Leo Harmonay lives in two distinctly different worlds. His daylight gig as a New York City high rise apartment building manager seamlessly transforms into a nighttime gig as a folk singer and songwriter of growing repute. His third studio release LHarmonic finds this talented writer, never restricted to one form alone, reaching a new peak in his recording career with a collection illustrating his longstanding strengths more refined and focused than ever before with an ideal musical build structuring each of its compositions. The Hudson Valley headquartered performer and writer isn’t a strict folky, however, and incorporates blues and jazz influences into his writing that’s quite different from your standard singer/songwriter fare. LHarmonic’s seven songs, including a live bonus track, do not just constitute a quality EP – this is one of the year’s most thoughtful releases yet in this young year and will likely end 2018 rated on a similar note.
There’s some tasty electric guitar driven country licks slipped into the acoustic jangle of EP opener “Shine On You” and that classic Nashville flavor comes off like affectionate, light-pedaled honkytonk. The understated percussion nicely punctuates Harmonay’s sensitive vocals and the lyrical content isn’t particularly involved, but achieves a surprising level of conversational eloquence thanks to Harmonay’s phrasing. There’s some nice harmony vocals appearing on the first song that appear during the second, “Deep Ocean Blue”, as well, but the country influences in the earlier tune disappear in favor of a straighter singer/songwriter work with some lyrical flourishes of electric guitar. There’s a strong hint of James Taylor in some of what Harmonay does, but you can’t ever accuse him of imitation because these songs have the stamp of the personal making each one of them stand out. The commercial aspects marking each of the first two numbers disappears entirely with the third song “Heart Alone”. This is a tune that achieves its effects much more through accumulation than immediately revealing itself and the pensive mood is a notable shift from the EP’s opening tandem.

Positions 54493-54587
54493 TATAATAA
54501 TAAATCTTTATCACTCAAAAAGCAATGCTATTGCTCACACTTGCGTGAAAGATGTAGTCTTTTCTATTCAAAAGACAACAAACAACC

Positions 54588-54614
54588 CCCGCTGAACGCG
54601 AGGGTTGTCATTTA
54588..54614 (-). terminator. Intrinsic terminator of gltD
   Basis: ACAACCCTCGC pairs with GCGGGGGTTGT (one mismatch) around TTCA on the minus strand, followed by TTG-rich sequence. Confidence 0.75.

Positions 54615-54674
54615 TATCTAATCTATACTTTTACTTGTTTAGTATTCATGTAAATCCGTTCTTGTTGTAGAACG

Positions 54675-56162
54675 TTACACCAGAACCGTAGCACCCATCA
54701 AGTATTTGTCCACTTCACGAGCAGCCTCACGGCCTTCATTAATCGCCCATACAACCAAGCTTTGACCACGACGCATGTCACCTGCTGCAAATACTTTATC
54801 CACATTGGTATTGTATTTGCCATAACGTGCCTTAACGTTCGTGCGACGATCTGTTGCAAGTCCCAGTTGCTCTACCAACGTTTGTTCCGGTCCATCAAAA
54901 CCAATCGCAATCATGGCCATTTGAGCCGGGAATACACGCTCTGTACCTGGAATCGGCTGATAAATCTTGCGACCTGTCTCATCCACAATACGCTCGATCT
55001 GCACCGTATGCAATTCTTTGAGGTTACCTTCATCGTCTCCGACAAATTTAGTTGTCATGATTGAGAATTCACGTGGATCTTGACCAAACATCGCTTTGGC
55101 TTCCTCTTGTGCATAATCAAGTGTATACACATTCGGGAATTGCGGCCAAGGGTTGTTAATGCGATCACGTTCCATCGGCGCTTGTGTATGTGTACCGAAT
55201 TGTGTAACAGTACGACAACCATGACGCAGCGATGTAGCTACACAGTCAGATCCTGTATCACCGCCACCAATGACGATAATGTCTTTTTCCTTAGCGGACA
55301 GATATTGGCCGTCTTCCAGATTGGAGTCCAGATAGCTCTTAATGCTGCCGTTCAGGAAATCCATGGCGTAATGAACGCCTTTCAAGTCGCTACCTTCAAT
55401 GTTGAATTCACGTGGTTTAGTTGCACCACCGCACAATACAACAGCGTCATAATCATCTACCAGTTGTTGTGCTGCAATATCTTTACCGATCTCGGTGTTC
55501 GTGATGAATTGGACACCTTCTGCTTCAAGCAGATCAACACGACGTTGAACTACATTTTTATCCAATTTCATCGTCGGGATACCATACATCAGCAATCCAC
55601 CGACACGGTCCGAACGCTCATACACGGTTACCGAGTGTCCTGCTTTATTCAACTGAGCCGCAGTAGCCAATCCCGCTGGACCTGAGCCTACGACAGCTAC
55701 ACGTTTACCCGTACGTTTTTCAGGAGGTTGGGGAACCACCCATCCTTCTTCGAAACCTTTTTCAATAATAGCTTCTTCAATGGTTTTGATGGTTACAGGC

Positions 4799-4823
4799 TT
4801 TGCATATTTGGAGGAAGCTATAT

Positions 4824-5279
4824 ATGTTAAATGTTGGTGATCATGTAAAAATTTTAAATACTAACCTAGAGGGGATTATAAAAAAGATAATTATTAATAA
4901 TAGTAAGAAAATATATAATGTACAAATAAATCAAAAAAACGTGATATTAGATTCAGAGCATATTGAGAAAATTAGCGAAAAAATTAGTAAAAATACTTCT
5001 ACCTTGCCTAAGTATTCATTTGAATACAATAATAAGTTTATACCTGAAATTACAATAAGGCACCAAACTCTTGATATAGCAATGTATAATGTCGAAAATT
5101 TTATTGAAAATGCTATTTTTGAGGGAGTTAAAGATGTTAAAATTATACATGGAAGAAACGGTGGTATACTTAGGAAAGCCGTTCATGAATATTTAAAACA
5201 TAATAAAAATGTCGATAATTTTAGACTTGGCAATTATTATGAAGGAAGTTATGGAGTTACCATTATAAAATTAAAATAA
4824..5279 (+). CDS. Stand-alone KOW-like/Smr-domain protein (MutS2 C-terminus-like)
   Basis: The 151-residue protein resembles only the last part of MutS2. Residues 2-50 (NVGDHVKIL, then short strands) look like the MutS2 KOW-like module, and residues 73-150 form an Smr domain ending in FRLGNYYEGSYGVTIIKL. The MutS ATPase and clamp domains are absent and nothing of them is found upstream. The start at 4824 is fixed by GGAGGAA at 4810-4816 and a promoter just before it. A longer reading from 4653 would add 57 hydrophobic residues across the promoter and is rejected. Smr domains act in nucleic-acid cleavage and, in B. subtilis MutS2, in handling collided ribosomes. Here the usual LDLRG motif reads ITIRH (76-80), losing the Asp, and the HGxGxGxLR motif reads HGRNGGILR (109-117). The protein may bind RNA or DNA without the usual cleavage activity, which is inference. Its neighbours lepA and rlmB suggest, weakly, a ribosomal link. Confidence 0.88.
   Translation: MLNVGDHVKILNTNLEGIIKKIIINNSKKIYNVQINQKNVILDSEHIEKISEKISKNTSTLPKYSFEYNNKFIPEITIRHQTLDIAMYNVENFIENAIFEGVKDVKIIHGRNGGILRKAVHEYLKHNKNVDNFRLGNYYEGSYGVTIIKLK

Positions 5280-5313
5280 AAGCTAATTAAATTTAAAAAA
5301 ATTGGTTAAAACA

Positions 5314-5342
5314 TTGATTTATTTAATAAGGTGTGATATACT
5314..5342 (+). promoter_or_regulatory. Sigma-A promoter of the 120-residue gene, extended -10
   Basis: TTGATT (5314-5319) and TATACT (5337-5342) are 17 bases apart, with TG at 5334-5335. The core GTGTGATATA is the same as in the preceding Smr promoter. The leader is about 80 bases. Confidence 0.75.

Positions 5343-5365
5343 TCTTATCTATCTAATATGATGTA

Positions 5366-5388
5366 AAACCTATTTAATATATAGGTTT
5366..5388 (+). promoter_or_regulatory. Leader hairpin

The EP’s best lyric comes with “Glorious Decline” and its melancholy sarcasm gives its an unique personality for what, otherwise, might be heard as a straight forward folk tune. It’s the EP’s longest number, up to this point, and its most spartan thanks to an arrangement centered on nothing but Harmonay’s voice, guitar, and some ghostly backing vocals lightly accentuating Harmonay’s lead. There’s a lightly psychedeliczed, dream-like mood to the song “Rainbow Sounds” fleshed out by wisps of electronica adding color to the guitar track. The final studio cut on the release, a reprise of “Shine On You”, shares many similarities with the first track, but it’s more extended and the added instrumental touches are very effective. It ends the EP in a very logical fashion and the last overall number, a live version of the EP’s second song “Deep Ocean Blue”, is just as effective in a strictly acoustic setting as it is with electric strokes coloring the studio recording. LHarmonic is a rewarding listen from the first listen and never presents one face alone to its audience. Instead, there’s ample variety here to satisfy casual and hardcore listeners alike.